Give thanks for the day our leaders outlawed zero —
        If they hadn’t, just imagine where we’d be:
        (Arithmetic might not be a college major)
        So join us in keeping America zero-free.

  1. John Fringe

    I don’t believe this is specially characteristic of the United States. In my country, our Prime Minister is famous for saying such pearls as (talking about climate change):

    “I know little of this, but I guess my cousin knows.” – his cousin is a Physicist – “And he said: I have brought in ten of the most important scientists of the world and none has assured me the weather will be tomorrow. How can anyone say what will happen in the world in 300 years?”

    This shows the incredible scientific illiteracy of our Prime Minister. One can trust most climate experts and believe in climate change or not, but to believe you can not predict tendencies or statistical behavior if you can not predict individual events just shows your ignorance about the last century of developments in science.

    Ironically, this guy is responsible for our economic policy. Try to predict tomorrow’s stock market behavior!

    This guy is famous for this kind of illiterate comments.

  2. m

    Europe (or the EU) doesn’t have common high school curriculum either (or if it does, no one is aware of it). Every country has their own system, some of them even have different number of years in what is high school, middle school etc.

    (I’m comparing US states to European countries because they have comparable sizes)

  3. Logan

    M: Yes, but comparable sizes don’t mean anything. The US is a single country. European nations are, too, so they should educate as they see fit. Of course, some do it better than others. But within a country, the standards should be the same. Different standards for different states creates an educational gap in our society; we can’t risk widening it further than it already is. Educated people should make the choices about education: people who understand the uses of math, science, writing, etc.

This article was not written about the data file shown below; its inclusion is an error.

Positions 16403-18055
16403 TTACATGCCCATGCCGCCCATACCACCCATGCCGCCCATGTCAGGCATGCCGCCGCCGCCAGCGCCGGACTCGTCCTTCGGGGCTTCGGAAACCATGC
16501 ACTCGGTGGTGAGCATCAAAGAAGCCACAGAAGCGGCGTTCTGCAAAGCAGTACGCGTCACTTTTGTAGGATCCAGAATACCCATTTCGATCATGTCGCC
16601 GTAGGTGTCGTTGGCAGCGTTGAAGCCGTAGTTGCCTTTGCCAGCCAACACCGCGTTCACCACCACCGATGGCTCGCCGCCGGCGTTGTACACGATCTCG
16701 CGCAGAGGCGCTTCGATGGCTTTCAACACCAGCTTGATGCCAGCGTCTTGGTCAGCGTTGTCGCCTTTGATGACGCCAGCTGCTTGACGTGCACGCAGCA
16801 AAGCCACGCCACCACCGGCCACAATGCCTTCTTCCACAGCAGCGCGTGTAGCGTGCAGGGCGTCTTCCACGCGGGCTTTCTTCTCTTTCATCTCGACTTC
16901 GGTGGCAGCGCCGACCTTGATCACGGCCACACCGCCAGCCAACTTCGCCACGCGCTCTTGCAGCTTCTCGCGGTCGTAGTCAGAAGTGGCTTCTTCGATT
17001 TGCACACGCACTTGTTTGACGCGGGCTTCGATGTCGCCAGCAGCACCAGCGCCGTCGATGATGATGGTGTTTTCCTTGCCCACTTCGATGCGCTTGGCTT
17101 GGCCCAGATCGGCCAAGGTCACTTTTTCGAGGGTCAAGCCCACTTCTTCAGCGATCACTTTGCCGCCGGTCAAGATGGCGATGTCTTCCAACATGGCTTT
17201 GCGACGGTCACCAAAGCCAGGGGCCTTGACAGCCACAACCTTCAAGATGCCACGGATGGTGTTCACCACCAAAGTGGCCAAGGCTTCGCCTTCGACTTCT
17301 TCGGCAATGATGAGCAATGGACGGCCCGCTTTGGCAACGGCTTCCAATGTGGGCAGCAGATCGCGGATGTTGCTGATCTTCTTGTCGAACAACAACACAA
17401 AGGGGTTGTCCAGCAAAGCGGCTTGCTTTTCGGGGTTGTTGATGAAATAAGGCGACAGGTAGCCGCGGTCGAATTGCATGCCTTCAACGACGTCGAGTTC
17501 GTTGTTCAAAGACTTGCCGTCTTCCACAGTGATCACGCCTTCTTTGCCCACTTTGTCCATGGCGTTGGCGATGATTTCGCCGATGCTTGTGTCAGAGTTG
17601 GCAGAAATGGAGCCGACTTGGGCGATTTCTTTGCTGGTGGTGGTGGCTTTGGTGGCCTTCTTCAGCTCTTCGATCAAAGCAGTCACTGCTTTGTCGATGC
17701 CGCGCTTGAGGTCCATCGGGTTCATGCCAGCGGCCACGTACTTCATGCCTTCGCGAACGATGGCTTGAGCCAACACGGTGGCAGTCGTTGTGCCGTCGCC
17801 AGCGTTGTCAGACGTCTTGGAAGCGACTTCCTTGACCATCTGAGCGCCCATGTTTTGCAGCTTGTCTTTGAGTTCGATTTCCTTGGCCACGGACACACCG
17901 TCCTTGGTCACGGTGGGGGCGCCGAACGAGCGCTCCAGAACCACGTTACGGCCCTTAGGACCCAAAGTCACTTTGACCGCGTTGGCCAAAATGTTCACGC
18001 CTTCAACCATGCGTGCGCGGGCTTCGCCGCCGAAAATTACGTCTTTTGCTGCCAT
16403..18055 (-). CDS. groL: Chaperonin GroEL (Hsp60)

1. Robert Treat

      By that token, one could argue the same for the European Union; if you are going to share an economic model, you should have uniform mathematics., no? Otherwise you end up with gaps.

      That said, one of the points of the American design is that states do not uniformly adopt the same standards; they are free to experiment and adjust as needed, and to borrow from neighboring states when they see something better. This might lead to gaps, but the diversity should also lead to more progress as a whole (after all, with a single standard in a country of this size, you are unlikly to pick the single right method at any given time, and course correction will be very difficult)

    2. Jonathan Badger

      From a legal and historical perspective the US isn’t exactly a single country but a federation of 50 states with their own constitutions and elected assemblies. That’s kind of the practical problem in setting educational standards. It’s really more analogous to the EU as a whole rather than any particular nation within it.

  4. David Starner